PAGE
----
Posts Tagged ‘lab testing’

The Methodology Behind Gear Train Torque Conversions

Sunday, June 22nd, 2014

      Last time we learned that gear trains are torque converters, and we developed a torque ratio equation which mathematically ties the two gears in a gear train together.  That equation is:

T1 ÷  T2 = D1 ÷ D2

      Engineers typically use this equation knowing only the value for T2, the torque required to properly drive a piece of machinery.   That knowledge is acquired through trial testing during the developmental phase of manufacturing.

      Once T2 is known, a stock motor is selected from a catalog with a torque value T1 which closely approximates that of the required torque, T2.   Then calculations are performed and lab tests are run to determine the driving and driven gear sizes, D1 and D2 which will enable the gear train to convert T1 into the required value of T2.   This series of operations are often a time consuming and complex process.

      To simplify things for the purpose of our example, we’ll say we’ve been provided with all values required for our equation, except one, the value of T2.   In other words, we’ll be doing things in a somewhat reverse order, because our objective is simply to see how a gear train converts a known torque T1 into a higher torque T2.

engineering expert witness gears

      We’ll begin by considering the gear train illustration above.   For our purposes it’s situated between an electric motor and the lathe it’s powering.   The motor exerts a torque of 200 inch pounds upon the driving gear shaft of the lathe, a torque value that’s typical for a mid sized motor of about 5 horsepower.   As-is, this motor is unable to properly drive the lathe, which is being used to cut steel bars.   We know this because lab testing has shown that the lathe requires at least 275 inch pounds of torque in order to operate properly.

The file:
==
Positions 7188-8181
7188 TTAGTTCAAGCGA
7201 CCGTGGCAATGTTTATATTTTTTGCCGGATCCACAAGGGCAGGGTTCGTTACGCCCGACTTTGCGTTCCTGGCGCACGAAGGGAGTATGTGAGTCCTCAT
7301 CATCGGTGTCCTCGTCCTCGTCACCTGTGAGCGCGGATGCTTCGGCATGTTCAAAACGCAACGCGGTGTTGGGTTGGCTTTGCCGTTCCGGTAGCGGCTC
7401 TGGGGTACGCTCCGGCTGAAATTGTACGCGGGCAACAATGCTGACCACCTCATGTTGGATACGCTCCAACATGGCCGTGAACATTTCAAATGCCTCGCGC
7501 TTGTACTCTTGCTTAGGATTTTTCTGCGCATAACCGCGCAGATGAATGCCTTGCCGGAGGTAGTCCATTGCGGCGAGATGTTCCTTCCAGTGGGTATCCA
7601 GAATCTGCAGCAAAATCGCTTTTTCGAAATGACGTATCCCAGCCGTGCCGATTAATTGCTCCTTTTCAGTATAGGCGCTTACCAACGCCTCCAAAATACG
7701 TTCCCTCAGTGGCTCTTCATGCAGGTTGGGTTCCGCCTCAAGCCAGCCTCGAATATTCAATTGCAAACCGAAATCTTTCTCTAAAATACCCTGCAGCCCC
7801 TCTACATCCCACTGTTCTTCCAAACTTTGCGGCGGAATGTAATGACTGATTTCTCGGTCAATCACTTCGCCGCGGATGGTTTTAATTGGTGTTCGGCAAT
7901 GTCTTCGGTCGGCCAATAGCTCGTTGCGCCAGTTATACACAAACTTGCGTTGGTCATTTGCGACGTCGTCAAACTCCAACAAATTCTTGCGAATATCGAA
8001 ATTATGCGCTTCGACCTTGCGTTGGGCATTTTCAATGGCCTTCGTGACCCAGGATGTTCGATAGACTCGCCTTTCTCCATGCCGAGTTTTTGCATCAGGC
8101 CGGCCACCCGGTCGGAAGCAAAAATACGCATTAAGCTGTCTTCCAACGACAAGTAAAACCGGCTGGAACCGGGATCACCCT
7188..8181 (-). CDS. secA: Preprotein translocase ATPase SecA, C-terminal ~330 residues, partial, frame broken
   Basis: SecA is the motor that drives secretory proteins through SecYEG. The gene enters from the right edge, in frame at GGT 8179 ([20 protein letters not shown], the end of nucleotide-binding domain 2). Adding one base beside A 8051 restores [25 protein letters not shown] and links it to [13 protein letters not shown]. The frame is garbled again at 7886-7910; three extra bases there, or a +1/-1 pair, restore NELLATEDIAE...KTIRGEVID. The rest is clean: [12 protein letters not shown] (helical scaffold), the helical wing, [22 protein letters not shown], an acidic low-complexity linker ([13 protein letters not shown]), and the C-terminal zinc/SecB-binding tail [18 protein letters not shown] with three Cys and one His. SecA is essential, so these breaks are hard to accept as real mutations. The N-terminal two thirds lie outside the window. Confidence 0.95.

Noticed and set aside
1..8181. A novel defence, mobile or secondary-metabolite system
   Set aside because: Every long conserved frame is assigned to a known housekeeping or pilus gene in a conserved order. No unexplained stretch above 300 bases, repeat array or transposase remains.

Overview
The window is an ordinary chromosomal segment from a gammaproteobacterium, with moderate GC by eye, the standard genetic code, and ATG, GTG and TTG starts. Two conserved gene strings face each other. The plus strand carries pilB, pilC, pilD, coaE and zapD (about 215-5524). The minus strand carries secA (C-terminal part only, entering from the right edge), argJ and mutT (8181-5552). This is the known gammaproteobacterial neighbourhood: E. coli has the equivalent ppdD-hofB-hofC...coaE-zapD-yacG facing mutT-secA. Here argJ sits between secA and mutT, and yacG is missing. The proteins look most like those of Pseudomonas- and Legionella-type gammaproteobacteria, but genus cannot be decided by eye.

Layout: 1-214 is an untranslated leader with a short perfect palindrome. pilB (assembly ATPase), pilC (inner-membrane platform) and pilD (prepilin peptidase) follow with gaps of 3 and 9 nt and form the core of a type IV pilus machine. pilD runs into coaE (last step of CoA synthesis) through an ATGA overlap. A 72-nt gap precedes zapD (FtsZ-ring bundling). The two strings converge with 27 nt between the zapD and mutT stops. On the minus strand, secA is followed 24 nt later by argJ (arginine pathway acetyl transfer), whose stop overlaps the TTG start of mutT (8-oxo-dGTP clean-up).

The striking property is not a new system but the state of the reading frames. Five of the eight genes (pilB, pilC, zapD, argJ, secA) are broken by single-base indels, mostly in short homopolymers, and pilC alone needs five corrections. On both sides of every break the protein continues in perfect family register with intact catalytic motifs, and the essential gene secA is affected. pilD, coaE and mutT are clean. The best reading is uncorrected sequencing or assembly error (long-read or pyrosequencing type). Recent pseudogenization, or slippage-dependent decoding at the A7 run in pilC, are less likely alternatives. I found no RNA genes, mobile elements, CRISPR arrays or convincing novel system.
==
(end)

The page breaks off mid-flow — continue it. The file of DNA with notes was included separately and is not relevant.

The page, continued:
Will the gears on our gear train be able to provide the required torque?   We’ll find out next time when we insert values into our equation and run calculations.


Systems Engineering In Medical Device Design – Production, Part 1

Sunday, February 24th, 2013
     Done any remodeling lately?  If you have, you’ve been faced with countless choices regarding design and materials.  Even a relatively simple decision such as putting in hardwood flooring requires many considerations.  What type of wood?  What grade?  How about the stain?  Should it be factory stained and sealed, or should the flooring be installed by single board, then stained and sealed in place?  Ultimately, your decision is based on your requirements with regards to cost, durability, and personal style.

     Now imagine the decision making process that is required to produce a medical device.  We’ve been discussing this complex process during our series on medical device design utilizing the systems engineering approach, a systemized approach to product development, design, and manufacture that is used within many manufacturing arenas.  Its objective is to relate the requirements for manufacture, regulatory compliance, sale, use, and maintenance of the product to specific design criteria for functionality, durability, and safety.  By doing so, the systems engineering approach ensures that the product meets or exceeds all requirements.

     Last time we wrapped up our discussion on the Development stage of systems engineering by discussing field testing of medical devices assembled during Preproduction.  Problems encountered during this phase result in a comprehensive review of the device design and instructions.  When all issues have been resolved, things move on to the manufacturing phase and full commercial production.